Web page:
• Inheriting library cards to Babel and Alexandria: contemporary metaphors for the digital library

    Author(s):
    Paul Gooding, Melissa Terras (see profile)
    Date:
    2016
    Group(s):
    Library & Information Science
    Subject(s):
    Digital humanities, Information science, Library and Archival Studies, Library and information science, Library science
    Item Type:
    Article
    Tag(s):
    #digitallibraries, #informationscience, #knowledgeorganization, metaphor
    Permanent URL:
    http://dx.doi.org/10.17613/M68782
    Abstract:
    Librarians have been consciously adopting metaphors to describe library concepts since the nineteenth century, helping us to structure our understanding of new technologies. As a profession, we have drawn extensively on these figurative frameworks to explore issues surrounding the digital library, yet very little has been written to date which interrogates howthese metaphors have developed over the years. Previous studies have explored library metaphors, using either textual analysis or ethnographic methods to investigate their usage. However, this is to our knowledge the first study to use bibliographic data, corpus analysis, qualitative sentiment weighting and close reading to study particular metaphors in detail. It draws on a corpus of over 450 articles to study the use of the metaphors of the Library of Alexandria and Babel, concluding that both have been extremely useful as framing metaphors for the digital library. However, their longstanding use has seen them become stretched as metaphors, meaning that the field’s figurative framework now fails to represent the changing technologies which underpin contemporary digital libraries.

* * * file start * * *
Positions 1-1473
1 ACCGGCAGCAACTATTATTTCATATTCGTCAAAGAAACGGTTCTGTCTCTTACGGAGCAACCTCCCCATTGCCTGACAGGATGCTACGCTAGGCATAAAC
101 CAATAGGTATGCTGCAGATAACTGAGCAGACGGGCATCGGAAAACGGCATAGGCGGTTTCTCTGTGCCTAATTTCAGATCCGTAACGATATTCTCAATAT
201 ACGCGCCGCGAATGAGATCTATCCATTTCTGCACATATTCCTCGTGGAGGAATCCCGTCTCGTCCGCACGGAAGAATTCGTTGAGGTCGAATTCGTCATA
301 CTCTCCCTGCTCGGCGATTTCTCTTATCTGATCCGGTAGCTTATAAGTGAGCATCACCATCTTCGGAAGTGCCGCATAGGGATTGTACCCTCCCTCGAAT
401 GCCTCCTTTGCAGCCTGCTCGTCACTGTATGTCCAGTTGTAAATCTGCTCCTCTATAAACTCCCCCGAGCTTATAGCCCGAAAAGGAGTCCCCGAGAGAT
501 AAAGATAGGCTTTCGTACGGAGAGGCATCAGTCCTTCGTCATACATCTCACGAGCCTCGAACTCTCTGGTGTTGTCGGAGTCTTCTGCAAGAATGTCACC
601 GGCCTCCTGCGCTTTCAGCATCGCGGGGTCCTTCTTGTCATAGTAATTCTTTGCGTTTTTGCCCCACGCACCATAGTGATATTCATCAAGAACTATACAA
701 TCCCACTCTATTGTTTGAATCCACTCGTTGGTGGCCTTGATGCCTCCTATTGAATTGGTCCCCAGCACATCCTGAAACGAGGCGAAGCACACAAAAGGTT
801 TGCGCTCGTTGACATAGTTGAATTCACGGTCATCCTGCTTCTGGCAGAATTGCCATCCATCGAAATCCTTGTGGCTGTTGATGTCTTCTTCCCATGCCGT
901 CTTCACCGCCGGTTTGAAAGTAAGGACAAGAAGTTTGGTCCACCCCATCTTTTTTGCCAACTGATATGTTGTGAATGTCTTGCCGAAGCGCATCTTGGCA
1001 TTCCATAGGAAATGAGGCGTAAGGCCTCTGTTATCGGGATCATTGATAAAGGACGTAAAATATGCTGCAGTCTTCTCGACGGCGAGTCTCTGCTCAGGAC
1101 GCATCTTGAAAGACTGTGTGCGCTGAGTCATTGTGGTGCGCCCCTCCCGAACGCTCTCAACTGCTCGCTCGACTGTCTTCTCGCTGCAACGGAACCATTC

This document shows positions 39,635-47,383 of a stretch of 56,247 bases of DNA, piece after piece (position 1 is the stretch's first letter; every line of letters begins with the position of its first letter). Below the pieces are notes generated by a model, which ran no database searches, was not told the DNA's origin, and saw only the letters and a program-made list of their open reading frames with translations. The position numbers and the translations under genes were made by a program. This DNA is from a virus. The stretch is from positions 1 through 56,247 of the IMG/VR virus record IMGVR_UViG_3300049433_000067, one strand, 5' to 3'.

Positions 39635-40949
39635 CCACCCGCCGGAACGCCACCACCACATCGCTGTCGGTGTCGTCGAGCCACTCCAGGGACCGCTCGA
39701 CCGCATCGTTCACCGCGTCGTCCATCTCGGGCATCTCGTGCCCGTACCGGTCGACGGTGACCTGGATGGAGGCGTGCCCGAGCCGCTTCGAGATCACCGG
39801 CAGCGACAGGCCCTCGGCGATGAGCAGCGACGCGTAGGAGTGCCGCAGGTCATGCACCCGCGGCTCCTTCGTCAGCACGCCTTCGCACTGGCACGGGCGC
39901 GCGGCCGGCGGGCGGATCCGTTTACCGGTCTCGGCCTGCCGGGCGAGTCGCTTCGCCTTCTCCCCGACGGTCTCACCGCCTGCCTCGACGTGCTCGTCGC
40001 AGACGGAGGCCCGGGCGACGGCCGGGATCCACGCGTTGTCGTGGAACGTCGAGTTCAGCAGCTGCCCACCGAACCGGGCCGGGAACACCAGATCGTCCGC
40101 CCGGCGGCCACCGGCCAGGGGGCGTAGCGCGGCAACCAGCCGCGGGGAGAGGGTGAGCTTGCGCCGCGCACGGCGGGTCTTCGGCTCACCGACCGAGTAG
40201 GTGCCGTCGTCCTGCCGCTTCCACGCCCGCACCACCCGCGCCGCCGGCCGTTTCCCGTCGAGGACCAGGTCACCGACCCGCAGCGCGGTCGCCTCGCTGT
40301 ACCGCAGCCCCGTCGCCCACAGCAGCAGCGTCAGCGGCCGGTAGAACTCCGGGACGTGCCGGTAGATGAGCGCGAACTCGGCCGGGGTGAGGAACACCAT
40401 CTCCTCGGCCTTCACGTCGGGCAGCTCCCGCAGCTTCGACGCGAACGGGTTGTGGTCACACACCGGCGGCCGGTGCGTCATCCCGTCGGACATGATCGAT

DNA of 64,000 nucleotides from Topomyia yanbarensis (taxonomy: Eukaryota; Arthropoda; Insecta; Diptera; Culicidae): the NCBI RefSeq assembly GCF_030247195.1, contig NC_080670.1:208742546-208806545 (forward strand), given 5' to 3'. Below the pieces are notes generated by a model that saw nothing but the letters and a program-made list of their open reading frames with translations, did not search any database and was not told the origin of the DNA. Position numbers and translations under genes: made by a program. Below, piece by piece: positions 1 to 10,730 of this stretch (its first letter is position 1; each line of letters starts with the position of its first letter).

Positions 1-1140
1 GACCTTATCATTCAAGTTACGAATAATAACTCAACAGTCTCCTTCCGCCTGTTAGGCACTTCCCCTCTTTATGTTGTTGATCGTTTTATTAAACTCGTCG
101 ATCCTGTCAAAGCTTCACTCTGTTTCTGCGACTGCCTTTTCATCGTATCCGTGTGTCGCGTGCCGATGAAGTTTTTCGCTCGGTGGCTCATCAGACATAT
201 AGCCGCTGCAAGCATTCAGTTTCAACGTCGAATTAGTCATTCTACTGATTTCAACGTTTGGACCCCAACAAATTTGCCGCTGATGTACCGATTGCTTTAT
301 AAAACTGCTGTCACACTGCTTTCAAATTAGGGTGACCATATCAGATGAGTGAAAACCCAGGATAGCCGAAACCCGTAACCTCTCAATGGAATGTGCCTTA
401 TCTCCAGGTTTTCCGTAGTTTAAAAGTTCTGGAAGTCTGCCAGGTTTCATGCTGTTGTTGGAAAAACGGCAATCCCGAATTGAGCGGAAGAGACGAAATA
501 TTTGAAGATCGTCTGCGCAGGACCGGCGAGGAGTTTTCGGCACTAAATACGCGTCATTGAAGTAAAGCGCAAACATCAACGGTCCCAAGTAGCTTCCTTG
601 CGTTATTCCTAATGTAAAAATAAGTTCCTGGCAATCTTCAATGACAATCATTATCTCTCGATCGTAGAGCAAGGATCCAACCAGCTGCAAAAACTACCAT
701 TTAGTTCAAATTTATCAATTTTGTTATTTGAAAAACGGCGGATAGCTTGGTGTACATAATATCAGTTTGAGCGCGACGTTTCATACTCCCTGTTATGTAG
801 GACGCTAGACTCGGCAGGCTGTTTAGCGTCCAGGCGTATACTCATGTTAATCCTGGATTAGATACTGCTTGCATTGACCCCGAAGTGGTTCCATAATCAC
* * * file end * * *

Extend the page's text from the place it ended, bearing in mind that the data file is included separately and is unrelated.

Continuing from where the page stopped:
Metadata:
    Published as:
    Journal article    
    Status:
    Published
    Last Updated:
    2 months ago
    License:
    All Rights Reserved

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